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September 10, 2008 - Image 12

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The Michigan Daily, 2008-09-10

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4B The Michigan Daily - Wednesday, September 10, 2008

Wednesday, September 10, 2008 - The Michigan Daily

1 r
PRINTING
College students are on the
vanguard in embracing an
eco-friendly lifestyle. But higher
education's paper dependency is
as old as academia itself.
Mike Dolsen ( Daily Staff Writer.

At H&M at Briarwood Mall, two nearly identical button-
up shirts present a question that socially-conscious col-
legestudentsarefindinghardertoignore:Tobuyorganic
-*at $24.90 - or not to buy organic - for $16.90?
For LSA sophomore J.P. Dingens, that extra $8 could pay
for dinner and a coffee, put gas in his car or be another drop
in the bucket toward paying rent. But like rising numbers of
young people have decided, Dingens will pay more to harm'
the environment less. I'M VERY BOUND TO
"(The) shirts seem to hold upbetter, and they're definitely U
more comfortable," he said. "The only drawback is that it USING A LOT OF PAPER
costs a little more, but it's definitely worth it in the long run.B
It seems like a new thing for the environmental era, and I'm ... BECAUSE I TEACH
happy to be a part of it."
More college students make the switch to environmental- W RITING. W HAT I DO TO
ly friendly brands every year. A study by Harris Interactive,
an online market research firm, found that 41 percent of GET RID OF ALL MY GUILT
students polled in 2008 prefer socially responsible products
compared to 37 percent in 2007 and 24 percent in 2006. IS TO PLANT TREES
But while students try to satisfy their sense of ecological IN THE FALL,
responsibility with organic backpacks and recycled note-N.
books, the University's paper-dependent academic culture
still chafes against the need to be green.
A survey by Aramark, the facility management firm that
helped the Dana Building earn its LEED Gold certification LSA LECTURER
for sustainability, found that last year, 9 percent of college- KEITH TAYLOR
aged people preferred organic food. But many University
students are going beyond fruits and vegetables to work
environmental consciousness into every aspect of their
lives.
Organic Bliss, which opened on Liberty Street this year,
offers everything from biodegradable coffee cups, to cream
that lessens post-pregnancy swelling. Melissa Bryant, the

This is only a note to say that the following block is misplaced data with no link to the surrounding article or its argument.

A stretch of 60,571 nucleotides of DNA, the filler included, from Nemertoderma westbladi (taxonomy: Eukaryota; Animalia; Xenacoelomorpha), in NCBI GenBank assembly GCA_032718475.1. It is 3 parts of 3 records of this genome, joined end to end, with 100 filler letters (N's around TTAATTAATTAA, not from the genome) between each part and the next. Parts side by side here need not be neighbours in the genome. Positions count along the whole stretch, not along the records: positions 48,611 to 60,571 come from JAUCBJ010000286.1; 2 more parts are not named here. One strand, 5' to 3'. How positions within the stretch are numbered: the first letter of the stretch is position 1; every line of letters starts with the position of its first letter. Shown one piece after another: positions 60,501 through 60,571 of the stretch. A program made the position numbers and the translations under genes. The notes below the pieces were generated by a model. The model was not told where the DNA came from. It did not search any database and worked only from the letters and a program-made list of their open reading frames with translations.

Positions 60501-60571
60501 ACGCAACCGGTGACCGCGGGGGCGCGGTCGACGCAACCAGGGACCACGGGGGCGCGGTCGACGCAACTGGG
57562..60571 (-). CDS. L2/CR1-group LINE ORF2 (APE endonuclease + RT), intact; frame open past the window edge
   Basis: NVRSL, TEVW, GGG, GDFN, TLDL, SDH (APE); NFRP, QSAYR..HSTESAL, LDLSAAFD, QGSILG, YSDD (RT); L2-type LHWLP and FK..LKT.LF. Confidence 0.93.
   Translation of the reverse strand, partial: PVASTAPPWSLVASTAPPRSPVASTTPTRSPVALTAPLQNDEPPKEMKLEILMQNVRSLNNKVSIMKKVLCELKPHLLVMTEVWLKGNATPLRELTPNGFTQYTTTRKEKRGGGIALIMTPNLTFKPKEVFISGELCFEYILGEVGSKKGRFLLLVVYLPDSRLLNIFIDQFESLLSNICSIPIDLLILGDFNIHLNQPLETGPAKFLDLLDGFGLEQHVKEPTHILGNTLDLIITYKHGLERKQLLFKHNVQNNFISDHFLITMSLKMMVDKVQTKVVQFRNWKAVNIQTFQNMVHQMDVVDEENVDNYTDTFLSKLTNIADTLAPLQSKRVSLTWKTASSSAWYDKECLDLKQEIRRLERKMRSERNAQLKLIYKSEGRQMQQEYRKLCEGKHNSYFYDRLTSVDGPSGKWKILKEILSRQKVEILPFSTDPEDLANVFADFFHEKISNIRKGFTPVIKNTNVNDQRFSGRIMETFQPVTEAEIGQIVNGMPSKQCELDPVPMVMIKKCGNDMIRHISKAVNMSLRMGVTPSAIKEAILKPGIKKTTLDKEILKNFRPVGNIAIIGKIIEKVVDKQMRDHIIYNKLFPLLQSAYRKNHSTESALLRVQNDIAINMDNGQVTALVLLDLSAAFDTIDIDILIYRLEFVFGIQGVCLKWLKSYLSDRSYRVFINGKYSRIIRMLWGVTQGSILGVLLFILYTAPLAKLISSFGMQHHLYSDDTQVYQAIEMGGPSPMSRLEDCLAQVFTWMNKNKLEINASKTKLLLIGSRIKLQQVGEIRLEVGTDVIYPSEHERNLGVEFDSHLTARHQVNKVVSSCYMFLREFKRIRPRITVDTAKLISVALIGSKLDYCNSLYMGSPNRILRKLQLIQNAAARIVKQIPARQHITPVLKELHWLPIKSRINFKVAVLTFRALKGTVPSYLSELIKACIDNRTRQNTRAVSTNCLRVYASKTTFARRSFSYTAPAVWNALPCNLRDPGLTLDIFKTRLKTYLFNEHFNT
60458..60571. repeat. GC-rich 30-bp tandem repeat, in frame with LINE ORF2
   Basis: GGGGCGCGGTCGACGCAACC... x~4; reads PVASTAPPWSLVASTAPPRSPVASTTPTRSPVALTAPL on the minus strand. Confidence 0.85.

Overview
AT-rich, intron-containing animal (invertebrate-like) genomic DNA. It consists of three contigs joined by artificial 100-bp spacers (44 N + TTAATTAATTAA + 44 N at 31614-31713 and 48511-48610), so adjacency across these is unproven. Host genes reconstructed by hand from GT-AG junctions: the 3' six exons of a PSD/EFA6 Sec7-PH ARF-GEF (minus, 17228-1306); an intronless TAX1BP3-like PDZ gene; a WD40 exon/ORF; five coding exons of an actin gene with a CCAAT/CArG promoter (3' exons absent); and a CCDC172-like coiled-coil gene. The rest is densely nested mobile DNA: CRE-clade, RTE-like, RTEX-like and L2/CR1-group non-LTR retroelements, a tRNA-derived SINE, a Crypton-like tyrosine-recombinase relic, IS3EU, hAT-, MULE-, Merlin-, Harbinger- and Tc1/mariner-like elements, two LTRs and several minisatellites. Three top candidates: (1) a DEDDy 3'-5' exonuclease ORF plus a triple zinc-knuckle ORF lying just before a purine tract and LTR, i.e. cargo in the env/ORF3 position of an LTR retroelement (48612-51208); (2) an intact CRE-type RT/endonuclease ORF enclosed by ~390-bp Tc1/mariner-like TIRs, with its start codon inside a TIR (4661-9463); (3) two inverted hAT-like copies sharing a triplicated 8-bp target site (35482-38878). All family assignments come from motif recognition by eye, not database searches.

store's owner, said she worried before opening the shop
that buying organic would prove to be too trendy to develop
a store around. But on a campus where Meijer is frequent-
ly snubbed for Whole Foods and Trader Joe's, Bryant has
found a market for her non-toxic dish soap.
"One of the reasons I hesitated to open the store was that BY THE NUM BERS-
I didn't want to be part of a trend," Bryant said. "I've been
interested in organic products for a long time, and I've even
been a little put off by the way that it's become trendy now.
But honestly, if that's what it takes to increase awareness, I
don't think it's necessarily a bad thing."
LSA junior Ethan Barnes said he cares about buy-
ing organic products more than organic food because the
production of synthetic materials like plastic and nylon
requires destructive chemicals. l as n
"I don't even know what a backpack is made of, but it's
chemicals that are synthetically created at a plant, which PERCENTAGE OF COLLEGE-AGED STUDENTS
requires a huge energy input," Barnes said. "I'm not say- WHO PREFER SOCALLY RESPONSIBLE BRANDS
ing that organic products don't require the energy, but they
don't require the raw materials that in their creation pro-
cess do destroy the environment."
But Barnes said the biggest change he's made in his pur-
chasing habits is simply buying less.
"I wouldn't buy (organic products) unless I needed to
replace something," he said. "The best thing I can do is to1
not buy anything. The best form of environmentalism is F
reducing your consumption." NUMBER OF SHEETS OF STANDARD'
Students are acting on their concerns about the environ- WHITE PAPER THE ENGLISH DEPARTMENT
ment because they understand global climate change willU
affect them before their parents, said Johannes Foufopou- USED IN THE 2008 FISCAL YEAR
los, an assistant professor in the School'of Natural Resourc-
es and Environment.
"I think (young people) are increasingly aware of the
urgency and the severity of the problems, especially when it
comes to global climate change," Foufopoulos said. "(They) Sources:(Top)Harris Interactive, (Bottom) the English department
are realizing that, 'Hey this'is our world, and all you guys
are fucking it up.'"
But cash-strapped college students have to sacrifice more writing," said LSA lecturer Keith Taylor, who teaches Eng-
to adopt an eco-friendlylifestyle than settled AnnArborites. lish and biology. "What I do to get rid of all my guilt is to
On top of a limited budget, a lot of the challenge comes from plant trees in the fall. I've been doing that every year now for
being a student. While academia espouses environmental- ten years in one of the parks or in my own back lot."